Text messaging has become a part of our everyday lives a long time ago. Many of us prefer it to other forms of communication such as emails or phone calls. But what about talking to your clients? Photographer Jessica Whitaker suggests that texting your clients can be not only unprofessional but also far less efficient than emails. In this video, she goes through the reasons why you shouldn’t text your clients, so let’s see if you would agree.
No matter how thorough you plan out a shoot, it happens that it sometimes goes wrong. There can be many reasons for it, and the client could ask you to do a reshoot. This is one of those tricky situations that are not always easy to resolve. Should the client pay for the second shoot, or should you do it for free? Or should you do it at all? In this video, Scott Choucino discusses this topic to help you go through these kinds of situations without a fuss.
We often hear about mistakes in photography. Usually, they’re lists telling us to stop using selective colour or to stop shooting everything at f/1.4. But if photography is your business, there are potentially far greater mistakes that you might be making that while not necessarily detrimental to your photography can be very harmful to your business and your bottom line.
In this video, commercial photography Scott Choucino talks about the six biggest mistakes that he sees professional photographers making, why they’re such a big deal and how they can harm your business.
“You’re too expensive.”
“My budget is not that big, can you lower the price?”
“But the [random other photographer] is cheaper than you!”
Sounds familiar? I believe we’ve all been there. No matter how much you charge, there will always be someone who will tell you that you’re too expensive, who will compare you to other (cheaper) photographers, and who will want to pay what they have, not what you charge. While your first thought may be to tell them “oh, bugger off,” you know that it’s certainly not the best thing to do. In this video, Michael Sasser gives you some useful tips on how to keep your cool and how to react when your potential clients complain about your price.
Since my first photography job, I’ve been commissioned by top brands including Adidas, Jose Cuervo, Amazon, Sony, AEG, Land Securities, Heineken and many more. I hope to be able to help others take their first steps into professional photography.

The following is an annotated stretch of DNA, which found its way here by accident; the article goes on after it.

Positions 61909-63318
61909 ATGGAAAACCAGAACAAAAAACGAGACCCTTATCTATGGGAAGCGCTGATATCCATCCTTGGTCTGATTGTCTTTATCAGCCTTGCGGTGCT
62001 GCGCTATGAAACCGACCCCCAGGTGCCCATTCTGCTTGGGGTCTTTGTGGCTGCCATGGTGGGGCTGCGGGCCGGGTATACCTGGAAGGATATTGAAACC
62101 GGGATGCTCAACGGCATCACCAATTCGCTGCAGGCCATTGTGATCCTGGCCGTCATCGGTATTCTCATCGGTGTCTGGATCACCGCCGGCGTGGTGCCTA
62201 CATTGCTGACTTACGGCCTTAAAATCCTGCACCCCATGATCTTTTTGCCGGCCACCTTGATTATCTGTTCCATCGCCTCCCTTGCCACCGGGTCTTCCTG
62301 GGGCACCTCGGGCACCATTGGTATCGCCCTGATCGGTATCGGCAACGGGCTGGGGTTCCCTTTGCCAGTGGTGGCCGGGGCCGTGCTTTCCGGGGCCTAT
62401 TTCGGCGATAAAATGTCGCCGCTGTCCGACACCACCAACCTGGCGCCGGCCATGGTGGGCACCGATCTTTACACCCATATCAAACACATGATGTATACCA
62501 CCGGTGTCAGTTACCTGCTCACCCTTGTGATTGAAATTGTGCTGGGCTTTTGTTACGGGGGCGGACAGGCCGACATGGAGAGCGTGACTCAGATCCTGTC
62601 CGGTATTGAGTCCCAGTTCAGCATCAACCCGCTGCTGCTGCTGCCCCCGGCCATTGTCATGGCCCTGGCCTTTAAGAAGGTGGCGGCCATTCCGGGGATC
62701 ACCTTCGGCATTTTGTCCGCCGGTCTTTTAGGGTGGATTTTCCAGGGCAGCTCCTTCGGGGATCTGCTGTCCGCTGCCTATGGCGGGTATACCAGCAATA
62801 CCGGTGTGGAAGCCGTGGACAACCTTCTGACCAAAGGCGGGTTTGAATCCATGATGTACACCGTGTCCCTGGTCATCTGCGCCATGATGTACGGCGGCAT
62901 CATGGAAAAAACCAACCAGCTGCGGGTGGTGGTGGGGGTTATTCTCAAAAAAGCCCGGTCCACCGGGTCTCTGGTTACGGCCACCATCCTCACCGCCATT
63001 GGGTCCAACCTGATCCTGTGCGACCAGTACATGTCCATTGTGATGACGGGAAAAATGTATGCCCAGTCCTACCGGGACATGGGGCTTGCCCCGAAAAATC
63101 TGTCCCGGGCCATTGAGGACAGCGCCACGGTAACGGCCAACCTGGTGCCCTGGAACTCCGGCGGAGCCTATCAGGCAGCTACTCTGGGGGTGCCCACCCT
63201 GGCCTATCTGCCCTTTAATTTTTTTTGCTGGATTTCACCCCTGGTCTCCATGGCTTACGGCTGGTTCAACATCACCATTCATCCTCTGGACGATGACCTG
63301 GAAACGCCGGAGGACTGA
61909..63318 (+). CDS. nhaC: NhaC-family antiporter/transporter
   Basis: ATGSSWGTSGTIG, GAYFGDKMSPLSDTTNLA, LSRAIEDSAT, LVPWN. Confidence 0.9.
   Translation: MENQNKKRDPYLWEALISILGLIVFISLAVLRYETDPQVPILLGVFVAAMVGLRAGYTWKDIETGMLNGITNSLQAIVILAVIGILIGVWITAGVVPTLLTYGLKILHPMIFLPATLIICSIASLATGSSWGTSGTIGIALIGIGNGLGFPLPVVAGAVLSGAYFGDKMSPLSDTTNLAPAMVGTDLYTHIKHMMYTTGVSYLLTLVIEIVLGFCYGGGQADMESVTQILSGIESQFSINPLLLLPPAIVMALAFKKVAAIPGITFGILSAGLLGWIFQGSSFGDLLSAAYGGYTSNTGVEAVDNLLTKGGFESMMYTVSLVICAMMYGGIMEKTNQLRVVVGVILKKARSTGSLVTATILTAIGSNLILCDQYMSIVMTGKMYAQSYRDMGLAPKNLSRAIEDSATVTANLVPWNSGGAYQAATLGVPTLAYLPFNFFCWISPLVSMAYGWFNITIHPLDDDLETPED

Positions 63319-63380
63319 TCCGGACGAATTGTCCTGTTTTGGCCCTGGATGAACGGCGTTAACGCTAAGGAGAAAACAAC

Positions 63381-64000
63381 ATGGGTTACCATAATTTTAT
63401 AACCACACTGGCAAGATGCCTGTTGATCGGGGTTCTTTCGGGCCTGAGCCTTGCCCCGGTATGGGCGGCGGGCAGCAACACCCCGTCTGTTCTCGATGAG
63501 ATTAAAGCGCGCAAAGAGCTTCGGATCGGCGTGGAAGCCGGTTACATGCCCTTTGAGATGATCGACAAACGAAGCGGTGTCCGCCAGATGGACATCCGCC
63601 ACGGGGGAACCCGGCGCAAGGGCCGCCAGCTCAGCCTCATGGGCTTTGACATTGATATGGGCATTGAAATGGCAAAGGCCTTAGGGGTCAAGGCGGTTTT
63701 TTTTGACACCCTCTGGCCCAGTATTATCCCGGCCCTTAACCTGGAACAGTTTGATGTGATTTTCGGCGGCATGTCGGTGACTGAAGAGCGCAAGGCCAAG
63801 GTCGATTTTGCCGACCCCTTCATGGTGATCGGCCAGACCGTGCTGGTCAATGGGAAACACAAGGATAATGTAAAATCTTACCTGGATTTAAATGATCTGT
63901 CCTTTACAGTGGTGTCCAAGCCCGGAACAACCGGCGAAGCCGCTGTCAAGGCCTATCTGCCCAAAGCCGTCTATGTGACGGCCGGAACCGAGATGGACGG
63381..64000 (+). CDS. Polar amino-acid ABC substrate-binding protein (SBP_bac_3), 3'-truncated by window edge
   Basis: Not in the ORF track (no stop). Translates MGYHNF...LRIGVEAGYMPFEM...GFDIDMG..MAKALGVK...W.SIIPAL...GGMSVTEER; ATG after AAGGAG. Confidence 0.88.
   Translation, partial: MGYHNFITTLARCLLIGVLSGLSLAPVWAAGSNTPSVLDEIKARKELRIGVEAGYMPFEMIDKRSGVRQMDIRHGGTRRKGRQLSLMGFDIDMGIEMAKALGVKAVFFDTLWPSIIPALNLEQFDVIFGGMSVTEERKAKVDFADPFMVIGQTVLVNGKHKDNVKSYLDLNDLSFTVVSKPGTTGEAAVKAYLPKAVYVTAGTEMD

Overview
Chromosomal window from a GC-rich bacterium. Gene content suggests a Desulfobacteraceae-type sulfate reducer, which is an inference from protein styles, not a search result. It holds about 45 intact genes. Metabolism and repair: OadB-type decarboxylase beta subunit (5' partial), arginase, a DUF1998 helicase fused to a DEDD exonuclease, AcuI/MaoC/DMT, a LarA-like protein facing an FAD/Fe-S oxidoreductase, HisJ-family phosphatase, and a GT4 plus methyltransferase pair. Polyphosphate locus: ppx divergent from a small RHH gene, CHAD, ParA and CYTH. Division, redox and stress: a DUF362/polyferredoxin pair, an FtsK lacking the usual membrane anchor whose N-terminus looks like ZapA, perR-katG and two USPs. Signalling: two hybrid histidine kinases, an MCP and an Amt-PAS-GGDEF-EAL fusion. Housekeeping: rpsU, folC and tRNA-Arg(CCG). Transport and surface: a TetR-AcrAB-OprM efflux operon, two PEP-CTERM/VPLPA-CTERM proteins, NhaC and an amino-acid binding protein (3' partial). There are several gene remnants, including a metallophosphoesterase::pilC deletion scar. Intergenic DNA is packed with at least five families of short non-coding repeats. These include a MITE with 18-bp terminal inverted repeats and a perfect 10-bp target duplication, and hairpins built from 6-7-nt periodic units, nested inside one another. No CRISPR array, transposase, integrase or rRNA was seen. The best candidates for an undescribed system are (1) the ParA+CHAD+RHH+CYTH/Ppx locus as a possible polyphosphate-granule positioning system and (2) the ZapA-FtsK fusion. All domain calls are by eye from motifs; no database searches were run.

Beginning with your first photography job, when you first start getting photography commissions as a photographer it can be very tempting to just take them all on.
We’ve all had those awkward clients at some time or another. If you haven’t, then you will, don’t worry. I’ve been working in various creative fields for around 25 years now, and I’ve experienced all of these. In fact, one particular former client springs to mind that single-handedly embodies at least six of them all at once.
Fortunately the folks at Coplex (formerly Ciplex) have come up with this handy guide on how to deal with them. They highlight 15 of the most common types of clients, and the tell tale signs to watch out for.
So you’ve got the knowledge and skill, you know your gear and the direction in which you want to go with your photography. Now it’s time to attract clients. You will inevitably do some shoots you won’t be too excited about, and that’s okay. But you should make an effort to attract clients you really want to work with. After all, doing the kind of shoots you like is what will make you really love your job and enjoy it to the max.
Rachel and Daniel from Mango Street have three quick and useful tips how to attract your dream clients. It takes time and effort, but these are useful guidelines that will take you to the point you want to reach with your paid work.
Another new feature is coming to Instagram, and it can be useful for photographers. People will soon be able to boom appointments with business. For all those who make a living from photography, this means your clients will be able to find you and book a session directly through your Instagram.
A frequent and normal question I often get from my first-time direct clients (non-agency) is; “What is your rate?” (I never work on a per hour rate for many reasons) but often the real question should be, “How much will this cost to create this image?”
Surprises are never fun for a client, so education from the get go is key.
So how much does a commercial shoot cost? Well there are many factors to keep in mind, but let’s keep it simple and break the costs into two categories.
- Production Costs
- Creative Fee + Commercial Licensing Fees
Production costs are easily described as the cost to CREATE the image, where Commercial Licensing Fees are the cost to USE the image.
Every photographer has gotten the question after a successful shoot: “The photos look great, but can I get the rest of them just in case I need them later? You don’t need to edit them or anything.”
If you’re here for the short answer, the answer is no, but it’s important to me for people to understand why. Throughout this post, you will see side by side photos comparing a completely unedited photo, next to the final edited shot. Using advanced psychology trickery, by the end of the article, you will realize that you don’t even want my unedited photos.